HAVE you noticed everyone smiling, giggling and even laughing around the corridors and committee rooms of Parliament Buildings? No? That’s strange because the Office of National Statistics (ONS) has once again deemed Northern Ireland to be the happiest place in the UK.
Yes, we’re happy!
Among the data sets they use to determine the happiness is ‘social capital’, which includes how good people are at bonding and bridging differences. For those of us who spend time listening to the verbal fights, jousting during debates and MLAs of all shades rowing on radio and TV, you could wonder how the ONS ever came to the conclusion that we are ‘happy’.
We have a theory – a bubble theory. While MLAs do debate serious matters, they introduce and scrutinise legislation, hold departmental errors to account and meet constituents in their offices, they do so without really seeing what is happening on a daily basis.
Northern Ireland has a population of around 1.8m people. Those tuning in to politics shows and news on radio and TV are a couple of hundred thousand for each channel. Many of those who listen and watch do so many times each week (such is the sad, benighted life of a politics junkie).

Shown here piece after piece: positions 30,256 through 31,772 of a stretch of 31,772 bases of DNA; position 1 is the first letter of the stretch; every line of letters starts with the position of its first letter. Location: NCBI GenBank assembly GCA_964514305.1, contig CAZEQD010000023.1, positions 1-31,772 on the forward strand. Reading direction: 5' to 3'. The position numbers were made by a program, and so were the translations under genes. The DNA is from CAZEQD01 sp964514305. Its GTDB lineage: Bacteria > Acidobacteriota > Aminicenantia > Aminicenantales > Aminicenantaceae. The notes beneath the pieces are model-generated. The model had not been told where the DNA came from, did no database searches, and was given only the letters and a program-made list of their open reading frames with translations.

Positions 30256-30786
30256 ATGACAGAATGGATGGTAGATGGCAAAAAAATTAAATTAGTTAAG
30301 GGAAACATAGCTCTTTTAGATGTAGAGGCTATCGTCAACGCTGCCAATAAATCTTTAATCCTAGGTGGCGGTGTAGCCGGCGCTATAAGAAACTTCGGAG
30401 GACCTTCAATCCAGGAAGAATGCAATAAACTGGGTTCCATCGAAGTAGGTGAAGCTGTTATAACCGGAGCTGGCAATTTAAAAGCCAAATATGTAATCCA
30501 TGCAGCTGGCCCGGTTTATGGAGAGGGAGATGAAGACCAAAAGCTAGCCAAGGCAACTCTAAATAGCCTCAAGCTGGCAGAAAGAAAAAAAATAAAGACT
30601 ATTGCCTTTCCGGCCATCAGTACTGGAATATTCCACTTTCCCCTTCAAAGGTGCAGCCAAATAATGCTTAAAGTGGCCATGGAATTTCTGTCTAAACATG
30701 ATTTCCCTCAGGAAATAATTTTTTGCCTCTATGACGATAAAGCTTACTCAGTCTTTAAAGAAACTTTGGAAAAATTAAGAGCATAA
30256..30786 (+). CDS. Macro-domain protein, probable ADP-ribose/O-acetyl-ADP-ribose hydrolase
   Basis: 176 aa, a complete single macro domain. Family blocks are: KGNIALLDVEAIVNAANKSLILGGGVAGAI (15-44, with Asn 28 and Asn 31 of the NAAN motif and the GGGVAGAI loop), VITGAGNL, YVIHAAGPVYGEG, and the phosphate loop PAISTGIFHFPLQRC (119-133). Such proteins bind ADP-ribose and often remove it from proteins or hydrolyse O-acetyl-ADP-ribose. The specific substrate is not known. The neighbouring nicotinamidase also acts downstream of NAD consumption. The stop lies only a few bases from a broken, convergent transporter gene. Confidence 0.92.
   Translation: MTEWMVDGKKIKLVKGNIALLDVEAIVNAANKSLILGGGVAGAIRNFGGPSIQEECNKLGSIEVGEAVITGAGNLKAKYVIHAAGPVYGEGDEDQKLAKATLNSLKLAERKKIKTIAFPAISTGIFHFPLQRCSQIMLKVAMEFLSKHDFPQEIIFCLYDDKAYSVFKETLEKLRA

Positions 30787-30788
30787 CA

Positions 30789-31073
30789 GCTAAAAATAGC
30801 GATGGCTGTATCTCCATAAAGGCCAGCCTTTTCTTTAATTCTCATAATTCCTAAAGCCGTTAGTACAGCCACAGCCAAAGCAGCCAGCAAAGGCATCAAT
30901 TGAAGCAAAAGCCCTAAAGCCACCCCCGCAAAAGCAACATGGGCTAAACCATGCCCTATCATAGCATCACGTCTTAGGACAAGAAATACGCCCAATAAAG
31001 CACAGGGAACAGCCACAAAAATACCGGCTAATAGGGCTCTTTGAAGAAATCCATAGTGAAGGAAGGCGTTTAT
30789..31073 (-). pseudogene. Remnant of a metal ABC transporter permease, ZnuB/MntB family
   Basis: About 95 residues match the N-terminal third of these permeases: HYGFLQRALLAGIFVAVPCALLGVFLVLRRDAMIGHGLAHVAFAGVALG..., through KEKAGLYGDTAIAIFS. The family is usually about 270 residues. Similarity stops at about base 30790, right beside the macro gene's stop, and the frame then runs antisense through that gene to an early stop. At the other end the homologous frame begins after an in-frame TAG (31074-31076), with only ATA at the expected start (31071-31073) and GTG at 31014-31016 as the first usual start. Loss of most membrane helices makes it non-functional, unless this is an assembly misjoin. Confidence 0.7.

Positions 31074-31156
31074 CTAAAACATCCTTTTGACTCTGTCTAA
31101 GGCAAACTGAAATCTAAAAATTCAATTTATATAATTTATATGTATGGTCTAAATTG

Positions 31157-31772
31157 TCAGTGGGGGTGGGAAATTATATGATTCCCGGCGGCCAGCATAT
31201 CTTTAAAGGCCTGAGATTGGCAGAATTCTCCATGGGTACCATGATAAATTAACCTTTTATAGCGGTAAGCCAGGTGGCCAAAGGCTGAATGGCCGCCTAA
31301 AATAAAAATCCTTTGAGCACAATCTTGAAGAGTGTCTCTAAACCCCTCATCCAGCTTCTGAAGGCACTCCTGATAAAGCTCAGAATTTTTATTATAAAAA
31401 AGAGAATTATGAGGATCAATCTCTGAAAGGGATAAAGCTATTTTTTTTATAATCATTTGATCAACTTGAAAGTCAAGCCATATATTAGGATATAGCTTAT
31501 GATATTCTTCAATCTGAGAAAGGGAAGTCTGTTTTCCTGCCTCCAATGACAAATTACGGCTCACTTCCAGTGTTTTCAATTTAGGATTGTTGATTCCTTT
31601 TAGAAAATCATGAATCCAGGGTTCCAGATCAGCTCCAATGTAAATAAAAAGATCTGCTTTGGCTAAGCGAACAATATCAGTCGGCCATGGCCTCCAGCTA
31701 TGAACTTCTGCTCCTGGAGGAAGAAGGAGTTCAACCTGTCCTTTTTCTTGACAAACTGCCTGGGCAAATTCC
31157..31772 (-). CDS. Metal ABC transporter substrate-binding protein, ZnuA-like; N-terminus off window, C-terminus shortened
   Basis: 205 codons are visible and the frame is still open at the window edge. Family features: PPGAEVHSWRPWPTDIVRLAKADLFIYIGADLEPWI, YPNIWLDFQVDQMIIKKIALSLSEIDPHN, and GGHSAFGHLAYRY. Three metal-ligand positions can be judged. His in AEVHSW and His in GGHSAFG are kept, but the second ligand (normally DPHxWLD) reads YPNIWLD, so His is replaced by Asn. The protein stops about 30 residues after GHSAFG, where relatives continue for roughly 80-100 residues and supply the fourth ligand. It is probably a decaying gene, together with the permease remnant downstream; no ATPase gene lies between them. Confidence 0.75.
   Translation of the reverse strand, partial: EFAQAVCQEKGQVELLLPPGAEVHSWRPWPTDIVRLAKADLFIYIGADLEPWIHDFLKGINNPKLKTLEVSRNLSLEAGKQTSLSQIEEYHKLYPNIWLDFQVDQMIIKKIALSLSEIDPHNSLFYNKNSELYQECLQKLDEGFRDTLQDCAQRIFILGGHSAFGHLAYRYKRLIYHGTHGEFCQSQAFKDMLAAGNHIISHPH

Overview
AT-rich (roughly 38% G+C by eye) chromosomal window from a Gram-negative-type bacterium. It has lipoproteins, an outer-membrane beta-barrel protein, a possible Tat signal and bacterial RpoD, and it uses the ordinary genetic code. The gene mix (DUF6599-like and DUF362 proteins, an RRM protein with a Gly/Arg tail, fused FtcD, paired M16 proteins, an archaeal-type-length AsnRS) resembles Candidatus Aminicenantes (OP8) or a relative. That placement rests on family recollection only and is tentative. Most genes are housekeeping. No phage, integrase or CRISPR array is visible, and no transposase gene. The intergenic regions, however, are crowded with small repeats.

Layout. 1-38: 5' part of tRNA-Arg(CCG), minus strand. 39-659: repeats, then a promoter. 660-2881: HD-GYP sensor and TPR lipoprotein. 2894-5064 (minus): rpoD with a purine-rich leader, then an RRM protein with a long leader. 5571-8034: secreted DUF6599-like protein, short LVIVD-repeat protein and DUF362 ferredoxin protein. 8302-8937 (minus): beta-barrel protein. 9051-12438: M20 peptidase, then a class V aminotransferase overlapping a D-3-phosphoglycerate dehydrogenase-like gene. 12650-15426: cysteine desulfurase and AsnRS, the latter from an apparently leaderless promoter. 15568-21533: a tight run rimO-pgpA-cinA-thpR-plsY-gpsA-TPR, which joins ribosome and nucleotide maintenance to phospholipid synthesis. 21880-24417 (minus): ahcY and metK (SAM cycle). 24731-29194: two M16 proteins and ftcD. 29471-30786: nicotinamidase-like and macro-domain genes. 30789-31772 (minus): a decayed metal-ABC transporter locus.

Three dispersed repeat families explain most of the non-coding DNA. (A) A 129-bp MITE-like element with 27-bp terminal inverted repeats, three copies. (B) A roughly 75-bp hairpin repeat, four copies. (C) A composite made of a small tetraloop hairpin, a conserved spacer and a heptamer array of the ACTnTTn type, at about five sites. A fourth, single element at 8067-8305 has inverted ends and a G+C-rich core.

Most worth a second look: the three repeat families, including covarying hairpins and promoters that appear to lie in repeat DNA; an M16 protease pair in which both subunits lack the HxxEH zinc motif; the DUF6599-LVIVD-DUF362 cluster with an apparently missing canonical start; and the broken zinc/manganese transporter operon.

The rest of the population? They go out to work, go out, have a pint, go to church and generally only engage in political shenanigans during election time.
In other words, one conclusion we can draw from the ONS study is that the less we hear about politics the happier we are. That is a shame.
Why? Because we are missing some important matters. For example, the investigation into over-spending in a renewables scheme, the impact of Brexit, business crime and the introduction of online Blue Badge applications for disabled drivers.
These are matters that affect our lives. Like the debate this week on the impact of pensions changes on woman, as well as rural bank closures and changes in licensing laws.
For those of us involved in politics and work with politicians we all need a sense of perspective.
Last week, on Friday, the European Space Agency Rosetta mission touched down on Comet 67P, 713 million kilometres from Earth, after a journey of more than 7.9 billion kilometres, matching the comet speed of 14.3 kilometres per second for a gentle touchdown at walking pace after years of gathering information and data that will change how we look at the solar system we live in.
Maybe, if we actually have a sense of perspective politicians will be able to join in with the rest of us and be happy. C’mon MLAs, smile, enjoy life and just get along. Please.